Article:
Today’s Once More With Feeling revision interview is with debut author Miriam McNamara, whose historical YA about queer pirates (woot!) just dropped last week. I got a sneak peek at this beauty and it is a swashbuckling, heart-string pulling good time, so be sure to pick up a copy of THE UNBINDING OF MARY READE and dive in.
Like me, Miriam digs revision, so this interview is chock-full of revision feels. I love how she talks about how essential revision is to telling the story you want to tell. Lots of pearls of wisdom are in here (buried treasure, perhaps?) – so, enjoy! And if you missed last week’s interview with Jessica Rinker, you’re in for a treat.
P.S. The early-bird special for the upcoming revision retreat ends on July 1st, so get thee to this page to sign up and to snag your spot (we only have 16 spaces total and we’re filling up fast!). My co-captain, Ingrid Sundberg, and I are assembling a mighty crew of badass ladies and it’s going to be SO MUCH FUN. If you have any questions, feel free to contact me and I’ll put yer mind at ease, matey.
Man, I really could go on forever with these maritime references…
2 Part Question: How do you feel about revision? How have your feelings about revision changed over time, especially as you’ve grown professionally?
This might annoy everyone, but I love revision! It’s so much less scary for me than the blank page. I love figuring out what isn’t working and seeing my writing improve, even if the process sometimes feels soooooo slow.
Over time, I’ve gotten better at using strategy to revise. With my first book I spent a lot of time revising while I was also drafting, and that led to a lot of wasted time and beautifully-crafted sentences that inevitably got cut. It’s also easy to get lost in the story doing that. Over the years I’ve gotten better at holding off on revising or tweaking until I have a full draft in my hands, so that I get a sense of the big picture and can make a plan to revise based on that. It’s so much more efficient.
Do you have any kind of revision process and, if so, what is it?
Once my first draft is done, I read through and inevitably discover that the plot and structure need major work! I’ll usually re-outline and write a second draft based on that, cutting and pasting what works from the first draft and writing the rest from scratch. Then I need to do another deep revision to strengthen my main character’s development and emotional journey. After that the focus of subsequent passes gradually becomes smaller—secondary character development, bringing out themes, sensory description that might be missing, dialogue work. I try to go from the biggest stuff to the littlest stuff, focusing on just one element at a time until they get small enough that I can manage a couple of them without getting overwhelmed.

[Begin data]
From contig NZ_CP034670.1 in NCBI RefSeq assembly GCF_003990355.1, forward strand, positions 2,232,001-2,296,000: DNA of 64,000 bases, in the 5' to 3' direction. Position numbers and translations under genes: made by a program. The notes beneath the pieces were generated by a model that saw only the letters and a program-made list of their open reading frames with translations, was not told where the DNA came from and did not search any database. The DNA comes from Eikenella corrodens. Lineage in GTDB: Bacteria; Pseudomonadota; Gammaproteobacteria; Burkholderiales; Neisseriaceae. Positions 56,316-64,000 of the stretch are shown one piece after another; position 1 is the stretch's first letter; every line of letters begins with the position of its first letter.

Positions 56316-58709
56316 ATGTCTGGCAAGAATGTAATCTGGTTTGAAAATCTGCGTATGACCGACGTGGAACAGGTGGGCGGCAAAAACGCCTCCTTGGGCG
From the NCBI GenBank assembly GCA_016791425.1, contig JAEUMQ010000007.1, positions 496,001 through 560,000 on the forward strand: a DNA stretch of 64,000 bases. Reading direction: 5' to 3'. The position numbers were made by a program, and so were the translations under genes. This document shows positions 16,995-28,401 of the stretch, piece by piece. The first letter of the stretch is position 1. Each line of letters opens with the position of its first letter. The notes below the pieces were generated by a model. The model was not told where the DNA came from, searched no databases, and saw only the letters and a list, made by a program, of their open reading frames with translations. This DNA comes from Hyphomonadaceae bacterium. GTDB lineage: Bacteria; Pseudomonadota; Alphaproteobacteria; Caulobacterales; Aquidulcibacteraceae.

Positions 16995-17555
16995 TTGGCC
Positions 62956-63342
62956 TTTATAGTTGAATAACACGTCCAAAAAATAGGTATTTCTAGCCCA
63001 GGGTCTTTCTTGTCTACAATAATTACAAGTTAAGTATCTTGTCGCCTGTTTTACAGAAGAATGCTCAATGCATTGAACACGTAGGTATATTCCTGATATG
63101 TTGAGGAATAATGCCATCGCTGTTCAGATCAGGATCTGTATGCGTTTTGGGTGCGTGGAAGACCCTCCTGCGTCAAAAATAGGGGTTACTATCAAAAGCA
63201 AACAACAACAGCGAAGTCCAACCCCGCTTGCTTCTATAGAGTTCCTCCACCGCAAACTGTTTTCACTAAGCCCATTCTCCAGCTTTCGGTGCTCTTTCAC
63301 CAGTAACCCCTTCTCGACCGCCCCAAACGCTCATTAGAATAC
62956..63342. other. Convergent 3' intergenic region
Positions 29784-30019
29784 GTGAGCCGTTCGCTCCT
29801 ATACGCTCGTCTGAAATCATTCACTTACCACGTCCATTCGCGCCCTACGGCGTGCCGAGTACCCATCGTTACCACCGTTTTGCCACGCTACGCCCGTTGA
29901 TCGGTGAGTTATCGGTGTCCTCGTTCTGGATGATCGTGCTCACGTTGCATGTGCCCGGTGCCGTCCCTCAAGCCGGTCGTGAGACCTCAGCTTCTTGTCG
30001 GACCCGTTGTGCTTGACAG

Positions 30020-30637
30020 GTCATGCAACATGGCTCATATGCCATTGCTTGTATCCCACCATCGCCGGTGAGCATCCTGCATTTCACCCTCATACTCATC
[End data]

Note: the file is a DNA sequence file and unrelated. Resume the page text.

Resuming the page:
Do you revise as you draft or do you wait until a draft is completed to go back in?
At this point I wait until I have a draft completed. Even if I realize that something major needs to shift while I’m writing that first draft, I’ll make note of it and keep going.
How do you know your book is as good as you can get it?
I think it’s impossible to know that! But I find that feedback from others helps, so after I’ve completed the first two or three revision passes, even if it’s not totally polished, I’ll get input from beta readers. I make sure I don’t do this too early; I need to have a solid sense of the story and be pretty sure that the bones are in the right place first. After beta readers, the manuscript goes to my agent. Usually after I incorporate beta and agent feedback and do some polishing I’m ready to let it go. I know there is no such thing as perfect.
Many writers are totally freaked out about revision. What advice would you give to your fellow writers about re-visioning their work?
The only way to write the story you’re trying to tell is to revise it. The first draft won’t say it well enough, and neither will the second. You have to keep what you know the story is about on a deeper level at the forefront of your mind as you strategize. Figure out what you’re trying to say, and then decide if what you’ve written says that, or if there might be a way the story could say it better.
You have to be patient, and you have to go easy on yourself. Set manageable goals. Celebrate each accomplishment along the way. Every time you show up for your work, you are getting closer.
I also really emphasize getting feedback from others on your work, although this doesn’t work for everyone. If I’m feeling stuck, I’ll sign up for a workshop or a retreat. That forces me to prepare pages for others to see, and getting outside input always gives me a jolt of inspiration, although I don’t always end up incorporating the suggestions. If someone has ideas about how you should revise, compare it to what you know the story is about and decide if that feedback takes you closer to it or farther away.
Miriam McNamara earned a Master of Fine Arts in Writing for Children and Young Adults from the Vermont College of Fine Arts, where she won the Norma Fox Mazer award for a historical young adult manuscript work-in-progress. The Unbinding of Mary Reade is her first novel. She lives in Minneapolis, Minnesota, but she also calls Asheville, North Carolina home.
So delicious, right? If this interview got you pumped to join us at Highlights this October, be sure to head on over to the retreat page for more info and to put down your deposit. For all the details (and photos!), you can download the retreat PDF below.
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